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Center on Alcohol Marketing and Youth

Characteristics of Underage Drinking

Excerpts from The Surgeon General's Call to Action To Prevent and Reduce Underage Drinking

All text in this fact sheet is excerpted directly from The Surgeon General's Call to Action To Prevent and Reduce Underage Drinking, a 2007 report from the Office of the Surgeon General (emphases added).

Adolescence is a time of heightened risk taking, independence seeking, and experimentation, although the extent of these behaviors varies widely among individuals [emphasis added]. It is "a period when an appetite for adventure, a predilection for risks, desire for excitement, and inclination toward passionate action, seem to reach naturally high levels"1(Surgeon General's Call to Action, pages 16-17)

During this period, alcohol can present a special allure to some adolescents for social, genetic, psychological, and cultural reasons. This attraction occurs at the very time adolescents may not be fully prepared to anticipate all the effects of drinking alcohol and when they are more vulnerable to certain of its adverse consequences [emphasis added]. Further, alcohol has been shown to impair one's ability to evaluate risk and reward when making decisions2 (Call to Action, page 17).

Underage Alcohol Use Increases With Age. As Figure 1 indicates, alcohol use is an age-related phenomenon. The percentage of the population who have had at least one whole drink . . . rises steeply during adolescence until it plateaus at about age 21. By age 15, approximately 50 percent of boys and girls have had a whole drink of alcohol; by age 21, approximately 90 percent have done so (Call to Action, page 3).

Percentage of Americans who have ever drunk alcohol.

(Call to Action, page 3)

Alcohol Is the Most Widely Used Substance of Abuse Among America's Youth. As indicated in Figure 3, a higher percentage of youth in 8th, 10th, and 12th grades used alcohol in the month prior to being surveyed than used tobacco or marijuana, the illicit drug most commonly used by adolescents3 (Call to Action, page 5).

figure 2

(Call to Action, page 5)

Adolescents Drink Less Frequently Than Adults, But When They Do Drink, They Drink More Heavily Than Adults. When youth between the ages of 12 and 20 consume alcohol, they drink on average about five drinks per occasion about six times a month, as indicated in Figure 4. This amount of alcohol puts an adolescent drinker in the binge range, which, depending on the study, is defined as "five or more drinks on one occasion" or "five or more drinks in a row for men and four or more drinks in a row for women." By comparison, adult drinkers age 26 and older consume on average two to three drinks per occasion about nine times a month4 (Call to Action, pages 6-7).

figure 3
(Call to Action, page 6)

Differences in Underage Alcohol Use Exist Between the Sexes and Among Racial and Ethnic Groups. Despite differences between the sexes and among racial and ethnic groups, overall rates of drinking among most populations of adolescents are high. In multiple surveys, underage males generally report more alcohol use during the past month than underage females (Call to Action, pages 7-8).

figure 5
(Call to Action, page 7)

figure 6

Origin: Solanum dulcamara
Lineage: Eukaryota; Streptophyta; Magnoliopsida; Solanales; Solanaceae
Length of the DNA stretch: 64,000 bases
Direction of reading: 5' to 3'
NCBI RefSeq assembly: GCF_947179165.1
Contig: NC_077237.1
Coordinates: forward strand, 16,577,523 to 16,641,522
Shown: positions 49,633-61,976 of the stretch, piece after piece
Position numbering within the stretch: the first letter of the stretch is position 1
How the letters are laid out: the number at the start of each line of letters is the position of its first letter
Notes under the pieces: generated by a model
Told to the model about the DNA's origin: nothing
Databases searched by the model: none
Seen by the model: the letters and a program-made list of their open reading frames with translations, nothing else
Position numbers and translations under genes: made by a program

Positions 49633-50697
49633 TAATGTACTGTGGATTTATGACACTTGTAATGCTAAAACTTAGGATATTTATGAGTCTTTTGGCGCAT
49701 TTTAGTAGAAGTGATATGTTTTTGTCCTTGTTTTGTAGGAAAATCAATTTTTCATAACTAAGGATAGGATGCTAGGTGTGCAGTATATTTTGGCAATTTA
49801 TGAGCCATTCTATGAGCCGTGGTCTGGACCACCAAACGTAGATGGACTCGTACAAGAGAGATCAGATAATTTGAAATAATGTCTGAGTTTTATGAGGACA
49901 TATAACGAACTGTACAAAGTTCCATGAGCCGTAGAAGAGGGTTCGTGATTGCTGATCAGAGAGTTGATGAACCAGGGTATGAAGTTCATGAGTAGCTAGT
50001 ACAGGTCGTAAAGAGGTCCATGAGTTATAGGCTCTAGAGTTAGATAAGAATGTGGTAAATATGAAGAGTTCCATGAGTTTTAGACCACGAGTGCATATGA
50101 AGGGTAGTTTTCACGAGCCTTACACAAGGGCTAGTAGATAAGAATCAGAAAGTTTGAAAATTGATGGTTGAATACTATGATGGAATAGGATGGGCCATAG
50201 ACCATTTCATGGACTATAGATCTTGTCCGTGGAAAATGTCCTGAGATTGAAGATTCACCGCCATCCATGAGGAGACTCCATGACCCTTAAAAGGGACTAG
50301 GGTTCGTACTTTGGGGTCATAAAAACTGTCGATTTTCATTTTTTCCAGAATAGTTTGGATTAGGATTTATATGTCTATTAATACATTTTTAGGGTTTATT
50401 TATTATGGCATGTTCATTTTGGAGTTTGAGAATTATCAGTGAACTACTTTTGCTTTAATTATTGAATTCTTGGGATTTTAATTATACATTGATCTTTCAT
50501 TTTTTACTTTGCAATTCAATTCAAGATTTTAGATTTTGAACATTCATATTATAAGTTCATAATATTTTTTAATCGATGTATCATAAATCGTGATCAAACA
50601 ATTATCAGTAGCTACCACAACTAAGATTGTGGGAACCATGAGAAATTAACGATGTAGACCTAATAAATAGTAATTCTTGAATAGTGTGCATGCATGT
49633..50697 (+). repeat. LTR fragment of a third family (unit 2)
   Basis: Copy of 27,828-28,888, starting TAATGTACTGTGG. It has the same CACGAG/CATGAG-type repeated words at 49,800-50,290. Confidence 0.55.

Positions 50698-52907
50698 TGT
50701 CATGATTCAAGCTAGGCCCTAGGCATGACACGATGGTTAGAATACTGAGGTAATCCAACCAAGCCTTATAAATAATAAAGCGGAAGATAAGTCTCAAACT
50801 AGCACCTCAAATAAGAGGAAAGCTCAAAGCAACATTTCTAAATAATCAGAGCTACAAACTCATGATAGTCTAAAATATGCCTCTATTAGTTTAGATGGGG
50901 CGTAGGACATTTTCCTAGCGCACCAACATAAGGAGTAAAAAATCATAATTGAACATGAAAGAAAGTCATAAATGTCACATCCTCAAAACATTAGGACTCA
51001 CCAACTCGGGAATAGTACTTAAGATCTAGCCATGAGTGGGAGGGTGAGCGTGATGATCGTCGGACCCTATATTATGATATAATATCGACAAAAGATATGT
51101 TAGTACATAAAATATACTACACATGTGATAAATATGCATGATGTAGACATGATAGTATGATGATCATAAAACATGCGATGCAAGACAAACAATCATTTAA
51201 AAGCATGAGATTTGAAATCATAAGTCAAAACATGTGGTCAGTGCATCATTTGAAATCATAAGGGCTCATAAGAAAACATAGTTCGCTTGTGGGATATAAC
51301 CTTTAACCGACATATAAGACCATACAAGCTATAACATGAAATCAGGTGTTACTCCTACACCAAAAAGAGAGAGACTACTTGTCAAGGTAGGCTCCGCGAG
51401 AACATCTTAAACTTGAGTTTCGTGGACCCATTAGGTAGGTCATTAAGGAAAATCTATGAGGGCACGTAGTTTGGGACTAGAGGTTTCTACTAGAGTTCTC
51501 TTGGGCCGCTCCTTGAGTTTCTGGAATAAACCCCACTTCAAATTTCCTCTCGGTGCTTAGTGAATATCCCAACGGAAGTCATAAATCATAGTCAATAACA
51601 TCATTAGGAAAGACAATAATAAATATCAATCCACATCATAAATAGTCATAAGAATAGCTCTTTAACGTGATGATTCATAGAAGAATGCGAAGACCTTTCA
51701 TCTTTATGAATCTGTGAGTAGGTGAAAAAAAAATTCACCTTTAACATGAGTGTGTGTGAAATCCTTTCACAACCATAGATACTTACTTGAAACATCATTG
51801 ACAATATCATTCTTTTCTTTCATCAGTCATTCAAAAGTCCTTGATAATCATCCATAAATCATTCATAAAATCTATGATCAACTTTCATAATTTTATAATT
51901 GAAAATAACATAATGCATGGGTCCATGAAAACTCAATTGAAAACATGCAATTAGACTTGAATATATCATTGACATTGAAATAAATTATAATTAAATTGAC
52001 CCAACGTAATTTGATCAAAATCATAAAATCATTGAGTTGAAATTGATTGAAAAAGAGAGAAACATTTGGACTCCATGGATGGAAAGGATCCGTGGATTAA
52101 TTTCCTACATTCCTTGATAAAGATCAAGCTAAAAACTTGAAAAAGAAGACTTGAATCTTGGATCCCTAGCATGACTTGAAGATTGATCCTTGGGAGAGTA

(Call to Action, page 8)

Binge Drinking by Teens Is Not Limited to the United States. As shown in Figure 7, in many European countries a significant proportion of young people ages 15-16 report binge drinking. In all of the countries listed, the minimum legal drinking age is lower than in the United States. These data call into question the suggestion that having a lower minimum legal drinking age, as they do in many European countries, results in less problem drinking by adolescents (Call to Action, page 9).

figure 7
(Call to Action, page 9)


Notes

  1. R. Dahl and A. Hariri, "Frontiers of Research on Adolescent Decision Making" Contributions from the Biological, Behavioral, and Social Sciences," Background paper prepared for the Planning Meeting on Adolescent Decision Making and Positive Youth Development: Applying Research to Youth Programs and Prevention Strategies, April 2004, National Research Council/Institute of Medicine Board on Children, Youth, and Families, Committee on Adolescent Health and Development.
  2. S. George, R. D. Rogers and T. Duka, "The acute effect of alcohol on decision making in social drinkers," Psychopharmacology182 (2005):160169.
  3. L. D. Johnston, P. M. O'Malley, J. G. Bachman, et al, (December 21, 2006) "Teen Drug Use Continues Down in 2006, Particularly Among Older Teens; but Use of Prescription-Type Drugs Remains High," (University of Michigan News and Information Services: Ann Arbor, MI 2006). Available online at: www.monitoringthefuture.org. Accessed 01/02/2007.
  4. Ibid.
  5. V. B. Faden, "Trends in initiation of alcohol use in the United States 1975 to 2003," Alcoholism: Clinical and Experimental Research30 (2006):1011-1022.
  6. L. D. Johnston, P. M. O'Malley, J. G. Bachman, et al, (December 21, 2006) "Teen Drug Use Continues Down in 2006, Particularly Among Older Teens; but Use of Prescription-Type Drugs Remains High," (University of Michigan News and Information Services: Ann Arbor, MI 2006). Available online at: www.monitoringthefuture.org. Accessed 01/02/2007.
  7. Substance Abuse and Mental Health Services Administration (SAMHSA), Results From the 2005 National Survey on Drug Use and Health: National Findings, NSDUH Series H-30, DHHS Pub. No. SMA 06-4194 (Rockville, MD: SAMHSA, Office of Applied Studies, 2006).